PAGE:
6. Florida is a favorite location for charter specialists, although they often arrange trips to far-off places. An estimated 30 to 40 charter boats are homeported here, with slightly more in the winter.

7. The average crew is six for a 75to 112-foot vessel. That’s the tip of the economic iceberg. Numerous support staff work marinas, and lately developers have been attracted to locations near marine facilities.


HMY Yachts

35 years and growing

HMY Yachts, headed by Steve Moynihan, has a 35-year history and 10 offices, eight of them in Florida. Its most recent office is in Monaco. With more than 100 employees, it ranks among the major yacht brokers.

Moynihan was 19 when he arrived from Birmingham, Ala.

“I got a job at the Miami Boat Show, selling multiple listing services to brokers,” he says. “Then I got into boat sales and worked for two groups.”

He lived on a house boat at Fort Lauderdale’s Marina Bay when he decided, at the tender age of 24, to start his own company.

“I wasn’t nervous about going on my own,” he quips. “I didn’t know any better.”

He soon knew enough to see the boating business, like many enterprises in Florida, heading north. His company opened several offices before buying its own space in prime markets. Moynihan moved to Jupiter in 1995 and works out of a spacious office at Soverel Harbour Marina on PGA Boulevard. In 1999 another major expansion took the company to the Waterway Marina in Stuart.

Palm Harbor Marina in Palm Beach is the location of its superyacht sales and brokerage showcase, as well as its yacht charter division.

Moynihan also owns the Pirate’s Cove in Port Salerno, which is run by his wife. Not surprisingly, HMY has an office there.


KIM VICKERY

HMY Yachts

Established boat companies have been trending toward the high end in recent years, launching superyacht divisions. Chartering is a natural companion to that business, for prospective buyers often try a boat on a charter before spending big bucks. Thus, Kim Vickery joined 35-year-old HMY Yachts to develop its charter division last year. Working out of Harbour Towne Marina in Dania Beach, she brings two decades of experience in the travel business to her assignment.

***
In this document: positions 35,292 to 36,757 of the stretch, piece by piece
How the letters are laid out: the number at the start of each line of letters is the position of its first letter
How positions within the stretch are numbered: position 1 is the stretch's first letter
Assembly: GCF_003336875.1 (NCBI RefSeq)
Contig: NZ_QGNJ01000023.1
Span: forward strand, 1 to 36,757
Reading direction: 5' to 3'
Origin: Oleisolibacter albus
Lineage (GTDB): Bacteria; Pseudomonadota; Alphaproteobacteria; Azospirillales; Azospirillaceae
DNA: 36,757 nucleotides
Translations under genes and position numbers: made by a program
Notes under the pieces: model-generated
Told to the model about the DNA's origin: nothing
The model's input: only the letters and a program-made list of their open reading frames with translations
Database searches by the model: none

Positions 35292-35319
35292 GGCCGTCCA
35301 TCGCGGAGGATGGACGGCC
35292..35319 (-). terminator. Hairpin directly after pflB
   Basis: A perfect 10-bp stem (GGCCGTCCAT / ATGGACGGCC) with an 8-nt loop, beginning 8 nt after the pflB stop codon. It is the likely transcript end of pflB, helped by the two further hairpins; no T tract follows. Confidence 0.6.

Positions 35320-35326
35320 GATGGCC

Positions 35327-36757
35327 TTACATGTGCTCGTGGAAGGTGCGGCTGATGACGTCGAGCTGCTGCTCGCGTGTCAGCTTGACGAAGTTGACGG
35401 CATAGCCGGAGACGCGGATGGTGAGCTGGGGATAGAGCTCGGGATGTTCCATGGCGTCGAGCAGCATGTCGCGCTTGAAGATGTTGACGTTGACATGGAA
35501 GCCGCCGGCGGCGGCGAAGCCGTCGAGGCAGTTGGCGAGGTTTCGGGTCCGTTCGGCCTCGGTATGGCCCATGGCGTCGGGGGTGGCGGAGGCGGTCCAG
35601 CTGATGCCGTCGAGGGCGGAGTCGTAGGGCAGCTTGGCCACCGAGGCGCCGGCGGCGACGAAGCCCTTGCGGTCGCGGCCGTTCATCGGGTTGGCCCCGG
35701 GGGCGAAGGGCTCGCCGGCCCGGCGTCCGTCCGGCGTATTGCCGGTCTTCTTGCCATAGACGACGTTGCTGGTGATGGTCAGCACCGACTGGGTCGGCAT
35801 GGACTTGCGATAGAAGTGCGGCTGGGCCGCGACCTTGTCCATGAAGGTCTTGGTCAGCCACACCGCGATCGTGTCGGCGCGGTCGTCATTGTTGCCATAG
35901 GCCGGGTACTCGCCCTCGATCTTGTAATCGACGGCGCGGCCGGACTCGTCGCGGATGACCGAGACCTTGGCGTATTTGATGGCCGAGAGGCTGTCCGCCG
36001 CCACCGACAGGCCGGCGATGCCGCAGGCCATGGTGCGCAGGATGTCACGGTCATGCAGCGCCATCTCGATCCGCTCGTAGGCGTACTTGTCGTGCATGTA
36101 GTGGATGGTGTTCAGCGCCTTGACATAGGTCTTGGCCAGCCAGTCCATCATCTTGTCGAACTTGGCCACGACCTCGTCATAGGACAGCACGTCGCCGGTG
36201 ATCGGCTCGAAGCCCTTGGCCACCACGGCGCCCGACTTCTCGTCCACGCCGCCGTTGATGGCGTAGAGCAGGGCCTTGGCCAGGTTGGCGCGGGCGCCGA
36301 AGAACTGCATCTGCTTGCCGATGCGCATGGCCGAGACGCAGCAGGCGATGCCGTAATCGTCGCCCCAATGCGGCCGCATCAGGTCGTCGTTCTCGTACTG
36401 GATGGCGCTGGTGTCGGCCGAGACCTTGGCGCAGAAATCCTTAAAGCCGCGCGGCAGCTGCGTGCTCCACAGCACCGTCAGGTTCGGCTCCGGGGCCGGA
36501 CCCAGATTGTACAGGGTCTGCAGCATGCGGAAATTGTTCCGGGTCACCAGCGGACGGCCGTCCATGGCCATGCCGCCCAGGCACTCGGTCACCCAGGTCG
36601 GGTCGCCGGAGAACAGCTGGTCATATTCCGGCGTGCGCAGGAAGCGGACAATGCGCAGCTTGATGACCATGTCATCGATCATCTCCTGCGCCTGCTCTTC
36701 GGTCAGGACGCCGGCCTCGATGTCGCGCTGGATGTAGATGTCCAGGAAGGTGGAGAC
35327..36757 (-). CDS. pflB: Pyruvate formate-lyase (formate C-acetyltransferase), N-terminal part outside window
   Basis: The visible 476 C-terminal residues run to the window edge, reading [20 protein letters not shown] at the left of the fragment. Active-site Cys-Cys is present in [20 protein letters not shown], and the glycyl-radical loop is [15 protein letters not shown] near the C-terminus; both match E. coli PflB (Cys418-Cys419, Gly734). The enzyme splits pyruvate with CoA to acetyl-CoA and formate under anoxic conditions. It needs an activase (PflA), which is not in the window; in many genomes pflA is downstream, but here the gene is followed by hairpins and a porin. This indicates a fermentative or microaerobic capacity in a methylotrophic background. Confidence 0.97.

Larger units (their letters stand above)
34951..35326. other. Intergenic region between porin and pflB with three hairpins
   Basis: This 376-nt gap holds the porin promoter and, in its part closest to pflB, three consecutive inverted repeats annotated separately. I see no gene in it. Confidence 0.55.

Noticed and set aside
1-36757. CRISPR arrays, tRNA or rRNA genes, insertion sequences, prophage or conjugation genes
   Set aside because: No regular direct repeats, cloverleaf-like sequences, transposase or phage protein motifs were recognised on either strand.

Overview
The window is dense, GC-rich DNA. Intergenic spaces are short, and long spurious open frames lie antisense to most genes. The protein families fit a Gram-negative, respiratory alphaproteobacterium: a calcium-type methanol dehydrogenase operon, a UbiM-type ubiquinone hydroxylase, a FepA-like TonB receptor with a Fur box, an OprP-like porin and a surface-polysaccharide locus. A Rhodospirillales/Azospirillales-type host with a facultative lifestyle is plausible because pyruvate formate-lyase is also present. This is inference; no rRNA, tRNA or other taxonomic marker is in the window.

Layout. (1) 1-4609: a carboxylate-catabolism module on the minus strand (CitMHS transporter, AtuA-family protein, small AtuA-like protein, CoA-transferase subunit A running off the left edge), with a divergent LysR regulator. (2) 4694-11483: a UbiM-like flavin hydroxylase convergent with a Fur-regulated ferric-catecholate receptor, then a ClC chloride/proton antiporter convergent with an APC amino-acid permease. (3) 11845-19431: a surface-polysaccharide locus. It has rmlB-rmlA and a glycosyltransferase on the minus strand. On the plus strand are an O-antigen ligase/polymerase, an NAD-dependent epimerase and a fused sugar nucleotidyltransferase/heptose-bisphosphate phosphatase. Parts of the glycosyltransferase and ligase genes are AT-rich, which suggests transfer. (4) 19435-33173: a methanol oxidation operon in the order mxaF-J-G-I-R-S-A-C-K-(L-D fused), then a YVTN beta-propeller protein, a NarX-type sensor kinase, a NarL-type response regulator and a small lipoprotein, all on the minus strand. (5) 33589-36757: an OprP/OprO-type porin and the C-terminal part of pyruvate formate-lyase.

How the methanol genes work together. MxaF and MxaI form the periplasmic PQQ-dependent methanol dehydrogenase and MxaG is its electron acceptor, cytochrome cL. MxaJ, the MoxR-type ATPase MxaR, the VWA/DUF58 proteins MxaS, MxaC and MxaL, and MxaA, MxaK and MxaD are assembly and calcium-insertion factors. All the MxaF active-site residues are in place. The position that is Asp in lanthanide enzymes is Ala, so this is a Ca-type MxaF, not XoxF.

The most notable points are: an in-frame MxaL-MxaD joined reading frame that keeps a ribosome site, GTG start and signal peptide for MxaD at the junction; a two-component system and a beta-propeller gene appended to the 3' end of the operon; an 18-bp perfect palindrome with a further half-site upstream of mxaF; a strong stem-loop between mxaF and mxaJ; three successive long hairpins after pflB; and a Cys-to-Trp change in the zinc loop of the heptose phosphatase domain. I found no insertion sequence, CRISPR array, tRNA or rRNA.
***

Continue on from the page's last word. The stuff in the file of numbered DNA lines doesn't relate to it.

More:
The Tampa native began her career in aviation in 1994, booking private air charters for a Hollywood company. She later worked for Rikki Davis Yacht, a highly regarded charter company that specialized in megayacht holidays. In 2000, she established a charter division for Koch, Newton & Partners.

“I was lucky to be mentored by some of the individual greats in the industry,” she says. In the past, HMY specialized in smaller boats, but that is changing.

“We’ve positioned ourselves to grow with our clients when they move up to large boats,” she says.

A favorite charter is Primetime, an 82-foot Horizon based at Palm Harbor Marina. “It’s a very popular boat – the best thing going in West Palm Beach – with a really good captain,” she says. “It can handle six guests for longer trips and 12 for day charters.”


Pam Barlow

Luke Brown Yachts

This woman has been involved with yacht charters ever since she became a yacht broker. That was 1979. But her boating experience goes back to growing up sailing on Long Island Sound, and in 1971 she learned chartering firsthand as a mate/cook on a sailboat that worked mostly in the U.S. Virgin Islands. She joined Luke Brown in Fort Lauderdale in 1989 and is that firm’s charter specialist.